One More Wacky Time for Bidders
Apparently, when it comes to toy crazes, the great mania wants to leave off right where it started. For the first time since Christmas 1999, there’s a bona-fide bidding frenzy surrounding a must-have toy—Elmo TMX, or Tickle Me Extreme. The toy is actually the 10th anniversary edition of Tickle Me Elmo, which sparked the first holiday bidding frenzy in 1996. When $10 Tickle Me Elmos brought as much as $10,000, here’s what The Elliott Wave Theorist said about the phenomenon:
People are buying these toys even though they know that Elmos will flood the store once the holidays are past. Why would anyone bid serious money for an asset that has virtually no chance of retaining its value? The only possible explanation is that the act of buying, or more precisely, of pushing up prices, is turning people on.

So far, Elmo TMX is not generating the price appreciation of the original. The range on eBay appears to be $50 to $140. Still for an item that is probably overpriced at $40 retail and likely to fall fast after Christmas, it bears the unmistakably daffy thumbprint of the great mania. Other tried and true manifestations of the craziness have appeared in the usual places. After some relatively tame seasons, contracts for baseball and soccer players are skyrocketing again. Manchester United’s Wayne Rooney just signed a £100 million, six-year deal that will make him the highest-paid player in British football history. A 14-ounce bottle of Scotch whisky from the 1850s just sold for $28,700 at auction in London, beating the top presale estimate by almost 50%. The fall art sales broke all the records. More than $1.3 billion in works of art were sold in two weeks. The all-time record performance exhibited “broad strength throughout the market.” “Experienced dealers were astonished by some of the prices paid,” reports the Financial Times. “The worldwide boom shows no sign of slowing, with hedge fund managers providing a fresh pool of buyers.” As EWFF has previously noted, art price spikes marked stock peaks in 1990 and 2000.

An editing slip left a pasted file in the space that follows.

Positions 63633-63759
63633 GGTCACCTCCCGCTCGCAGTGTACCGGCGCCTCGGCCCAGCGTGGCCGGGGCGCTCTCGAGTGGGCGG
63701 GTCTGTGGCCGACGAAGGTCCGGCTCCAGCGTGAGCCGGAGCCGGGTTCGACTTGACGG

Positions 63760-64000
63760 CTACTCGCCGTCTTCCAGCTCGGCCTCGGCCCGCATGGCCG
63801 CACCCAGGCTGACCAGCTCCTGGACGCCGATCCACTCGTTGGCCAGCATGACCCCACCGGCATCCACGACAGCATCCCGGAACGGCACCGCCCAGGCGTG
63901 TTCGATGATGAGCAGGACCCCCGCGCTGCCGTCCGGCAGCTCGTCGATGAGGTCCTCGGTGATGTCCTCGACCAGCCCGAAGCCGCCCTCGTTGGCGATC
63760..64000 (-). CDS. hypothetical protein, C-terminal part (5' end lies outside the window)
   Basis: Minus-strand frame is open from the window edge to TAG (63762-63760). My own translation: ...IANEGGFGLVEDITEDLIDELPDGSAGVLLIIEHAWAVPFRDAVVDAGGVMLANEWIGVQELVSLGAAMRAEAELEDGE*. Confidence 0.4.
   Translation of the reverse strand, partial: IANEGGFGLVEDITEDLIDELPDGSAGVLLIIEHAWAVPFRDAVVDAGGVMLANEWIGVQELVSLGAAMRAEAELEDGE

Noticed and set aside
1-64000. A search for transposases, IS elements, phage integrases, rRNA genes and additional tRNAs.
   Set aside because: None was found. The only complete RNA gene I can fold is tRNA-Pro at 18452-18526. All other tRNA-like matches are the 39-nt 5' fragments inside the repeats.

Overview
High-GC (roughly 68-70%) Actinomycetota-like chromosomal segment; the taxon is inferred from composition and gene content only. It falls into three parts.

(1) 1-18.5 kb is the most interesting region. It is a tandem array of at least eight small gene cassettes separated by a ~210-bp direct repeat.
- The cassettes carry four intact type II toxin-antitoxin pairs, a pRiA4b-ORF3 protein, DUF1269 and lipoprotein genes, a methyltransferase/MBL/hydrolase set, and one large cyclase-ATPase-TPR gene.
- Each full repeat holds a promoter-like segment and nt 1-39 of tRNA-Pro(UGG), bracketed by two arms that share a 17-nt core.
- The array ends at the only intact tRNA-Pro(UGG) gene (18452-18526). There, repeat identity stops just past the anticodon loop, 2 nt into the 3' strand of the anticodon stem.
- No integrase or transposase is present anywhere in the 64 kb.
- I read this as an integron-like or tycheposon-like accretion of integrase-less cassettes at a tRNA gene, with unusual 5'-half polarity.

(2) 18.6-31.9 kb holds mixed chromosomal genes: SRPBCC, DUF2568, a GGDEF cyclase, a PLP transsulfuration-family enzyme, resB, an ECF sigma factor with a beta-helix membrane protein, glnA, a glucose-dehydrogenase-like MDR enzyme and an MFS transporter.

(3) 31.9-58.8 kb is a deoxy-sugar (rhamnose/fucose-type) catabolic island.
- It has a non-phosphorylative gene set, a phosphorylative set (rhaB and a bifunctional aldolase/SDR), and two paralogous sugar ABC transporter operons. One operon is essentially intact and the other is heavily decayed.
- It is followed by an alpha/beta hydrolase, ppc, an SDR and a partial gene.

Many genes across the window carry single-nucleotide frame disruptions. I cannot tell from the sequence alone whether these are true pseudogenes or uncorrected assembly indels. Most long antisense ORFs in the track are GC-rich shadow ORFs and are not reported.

Within the markets, the price urgency is evident in IPO stock activity. After a summer lull, IPO volume and prices rose furiously in September and October. November is on track to be the biggest month since 1999, the final year of wave V, when stocks peaked in real terms. Bloomberg’s index of aftermarket performance for IPOs came within 1% of its all-time high of March 10, 2000. By 1990s standards, however, the participation within the stock market is muted. Yes, the Dow hit all-time highs, but the S&P small caps remain beneath their May peaks so far, and the S&P 500 and NASDAQ are still below all-time highs. Google, the one focal point of speculative abandon over the last two years, finally managed a new all-time high, but, as the chart and discussion above [not shown] indicate, getting above $500 was something of a struggle. Its breakaway rallies are a thing of the past. The OTC Bulletin board and EWI Bubble Stock Index have been quiet. The stock market’s underwhelming participation in the frenzy is another dramatic non-confirmation. Apparently it’s hard to get a real party going when everyone still has a hangover.